top of page


Telemann’s chamber music in changing colors

No 18th century composer was so adept at so many musical styles as Georg Philipp Telemann. Telemann's versatility and inventiveness kept his musical style avant-garde during his entire life. He was not only praised by his contemporaries but was highly respected by the next generation: his fame was immense. Over the last 15 years of playing together, we were struck again and again by Telemann’s ability to expertly compose in such a variety of styles. That’s why we chose this program, to show Telemann the chameleon, the breadth of his musical palette.


Some of the pieces will undoubtedly sound familiar; others, such as the Italianate Trio for violin and cello obbligato, or the pastoral Trio for two violins in scordatura, will surely be delightful, new surprises for many.  And, as the centerpiece of the recording, we have created our own suite of movements from Telemann’s highly respected publication 'Der getreue Music-Meister'.  Coming in and out of disguise with Telemann’s chameleonic notes we often found ourselves wondering: is this truly music by just one composer, not six?


Vivaldi Stabat Mater - Oscar Verhaar & New Collegium

The Passion of Christ has inspired countless baroque musical jewels. Equally inspirational are other human passions of the soul: love has provided inspiration for countless cantatas and operas. In this program, countertenor Oscar Verhaar and New Collegium take the listener on a musical journey through sacred and secular passions, focusing on two masterpieces.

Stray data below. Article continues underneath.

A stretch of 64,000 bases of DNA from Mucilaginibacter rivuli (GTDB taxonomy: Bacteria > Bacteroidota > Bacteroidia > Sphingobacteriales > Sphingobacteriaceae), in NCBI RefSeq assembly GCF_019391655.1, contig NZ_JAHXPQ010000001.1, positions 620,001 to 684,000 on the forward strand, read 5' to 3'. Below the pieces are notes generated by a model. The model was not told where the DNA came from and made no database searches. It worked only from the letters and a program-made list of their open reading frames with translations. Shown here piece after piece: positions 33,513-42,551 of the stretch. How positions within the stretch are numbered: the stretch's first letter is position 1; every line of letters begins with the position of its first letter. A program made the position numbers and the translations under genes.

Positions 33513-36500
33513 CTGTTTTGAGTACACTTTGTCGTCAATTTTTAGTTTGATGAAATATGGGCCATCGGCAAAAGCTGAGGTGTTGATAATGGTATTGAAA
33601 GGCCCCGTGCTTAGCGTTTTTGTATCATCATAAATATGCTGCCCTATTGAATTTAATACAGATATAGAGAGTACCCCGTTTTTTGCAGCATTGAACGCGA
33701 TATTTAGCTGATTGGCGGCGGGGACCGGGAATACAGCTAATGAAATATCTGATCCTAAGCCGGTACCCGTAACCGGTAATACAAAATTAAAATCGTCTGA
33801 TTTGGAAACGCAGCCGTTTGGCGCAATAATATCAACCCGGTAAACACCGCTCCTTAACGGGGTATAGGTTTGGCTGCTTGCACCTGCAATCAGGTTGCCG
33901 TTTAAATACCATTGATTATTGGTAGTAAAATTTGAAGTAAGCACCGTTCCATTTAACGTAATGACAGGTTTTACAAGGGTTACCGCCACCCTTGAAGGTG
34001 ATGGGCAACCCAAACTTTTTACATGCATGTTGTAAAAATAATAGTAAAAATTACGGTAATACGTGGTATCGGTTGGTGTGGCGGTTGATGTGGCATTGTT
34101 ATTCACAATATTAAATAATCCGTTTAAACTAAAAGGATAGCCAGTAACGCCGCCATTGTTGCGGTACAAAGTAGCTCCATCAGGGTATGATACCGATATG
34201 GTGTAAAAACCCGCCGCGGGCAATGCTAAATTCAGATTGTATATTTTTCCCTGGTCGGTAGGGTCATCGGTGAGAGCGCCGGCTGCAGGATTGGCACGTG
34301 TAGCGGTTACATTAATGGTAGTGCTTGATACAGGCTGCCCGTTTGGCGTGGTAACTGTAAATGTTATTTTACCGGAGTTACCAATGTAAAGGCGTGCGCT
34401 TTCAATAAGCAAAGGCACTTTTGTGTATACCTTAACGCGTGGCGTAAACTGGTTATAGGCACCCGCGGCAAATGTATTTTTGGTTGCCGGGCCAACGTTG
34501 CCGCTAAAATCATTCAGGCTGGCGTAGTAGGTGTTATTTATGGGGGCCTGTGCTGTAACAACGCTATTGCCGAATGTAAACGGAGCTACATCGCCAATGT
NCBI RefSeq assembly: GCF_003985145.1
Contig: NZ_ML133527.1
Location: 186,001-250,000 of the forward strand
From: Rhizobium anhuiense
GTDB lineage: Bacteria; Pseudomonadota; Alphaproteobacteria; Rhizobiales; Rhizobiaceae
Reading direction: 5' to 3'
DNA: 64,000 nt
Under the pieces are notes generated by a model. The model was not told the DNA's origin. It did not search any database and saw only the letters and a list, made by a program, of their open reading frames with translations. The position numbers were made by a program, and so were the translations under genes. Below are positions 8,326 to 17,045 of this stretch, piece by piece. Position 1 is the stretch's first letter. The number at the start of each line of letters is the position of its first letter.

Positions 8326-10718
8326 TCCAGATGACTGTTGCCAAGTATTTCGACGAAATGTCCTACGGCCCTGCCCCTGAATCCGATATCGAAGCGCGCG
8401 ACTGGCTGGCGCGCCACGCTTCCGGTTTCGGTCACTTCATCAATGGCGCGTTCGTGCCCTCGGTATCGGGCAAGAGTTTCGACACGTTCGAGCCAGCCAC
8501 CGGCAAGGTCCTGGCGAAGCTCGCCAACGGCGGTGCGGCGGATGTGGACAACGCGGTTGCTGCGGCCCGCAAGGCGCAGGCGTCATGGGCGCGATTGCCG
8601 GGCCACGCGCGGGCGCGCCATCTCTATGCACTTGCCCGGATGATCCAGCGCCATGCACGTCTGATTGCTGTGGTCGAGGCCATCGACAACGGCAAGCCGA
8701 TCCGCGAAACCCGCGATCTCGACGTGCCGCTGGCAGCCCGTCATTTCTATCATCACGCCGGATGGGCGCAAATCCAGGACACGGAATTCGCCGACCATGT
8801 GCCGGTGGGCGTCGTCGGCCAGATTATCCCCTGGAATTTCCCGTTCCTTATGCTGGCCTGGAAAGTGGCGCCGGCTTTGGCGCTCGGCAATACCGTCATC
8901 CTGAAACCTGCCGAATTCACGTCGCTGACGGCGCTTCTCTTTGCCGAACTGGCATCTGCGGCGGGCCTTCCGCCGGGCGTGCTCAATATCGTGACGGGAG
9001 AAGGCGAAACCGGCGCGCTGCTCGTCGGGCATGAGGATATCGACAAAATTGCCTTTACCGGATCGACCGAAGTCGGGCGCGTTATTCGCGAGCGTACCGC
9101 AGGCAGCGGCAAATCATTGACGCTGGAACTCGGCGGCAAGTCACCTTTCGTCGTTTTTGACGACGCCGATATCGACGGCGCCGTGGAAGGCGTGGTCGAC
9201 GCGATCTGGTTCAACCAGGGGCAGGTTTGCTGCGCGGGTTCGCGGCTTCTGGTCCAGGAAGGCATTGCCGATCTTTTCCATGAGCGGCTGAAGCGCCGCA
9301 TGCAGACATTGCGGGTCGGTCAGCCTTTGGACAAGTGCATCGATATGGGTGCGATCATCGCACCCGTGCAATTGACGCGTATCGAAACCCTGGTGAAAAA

Vivaldi’s Stabat Mater, so dramatic and so deep, with a touching use of symbolism and baroque expression, finds its counterpart in Alessandro Scarlatti’s cantata ‘Filen, mio caro bene’, in which an equally expressive musical language is used to express Filli’s suffering for Fileno’s disbelief in her love. A sinfonia and two sonatas by these composers complete the two worlds: passione sacra e profana.



discovering Bach’s musical library

Copying remains a great way of directly assimilating compositional practices, as one gets close up with the music, discovering and simultaneously absorbing styles and techniques. Through this practice, composers can study, source inspiration and even borrow musical ideas and stylistic traits from the works of fellow composers - an autodidact learning process. Throughout his life Johann Sebastian Bach continuously sourced and copied a variety of compositions, from his fellow countrymen as well as from respected composers in France and Italy. He used this musical library of varied repertoire not only as a means to understanding foreign styles in vogue but also as a direct source of inspiration, which he infused into his own compositions. Bach also further used the work of his peers as teaching tools for his pupils, passing on to the next generation a connection to a musical past already assimilated into his own personal taste and genius - shaping his musical legacy in a cycle that could be described as a “musical Lavoisier’s Law” ("Rien ne se perd, rien ne se crée, tout se transforme.").

The composers included in this program are all present in Johann Sebastian’s library and have in different ways influenced his work. Bach owned a copy of Dieupart’s suites (Suitte VI copied in his own handwriting) and several works by Vivaldi, Rosenmüller, Zuccari and his son’s “compater” Telemann. A basso continuo realization of Albinoni’s popular A Minor sonata by Bach’s pupil H. N. Gerber shows corrections by Bach, in a style that clearly mixes Italian practices with Bach’s own personal choices. Lastly, C.P.E Bach, who declared his father to have been his only teacher, is a great example of how Johann Sebastian’s mixed style was further twisted and transformed into the Empfindsamer Styl which his son so well embodied and which paved the way to Classicism. As a synthesis of everything that came before but also with a nod to what would have come next, the program closes with one of Bach’s well-known organ trios.

bottom of page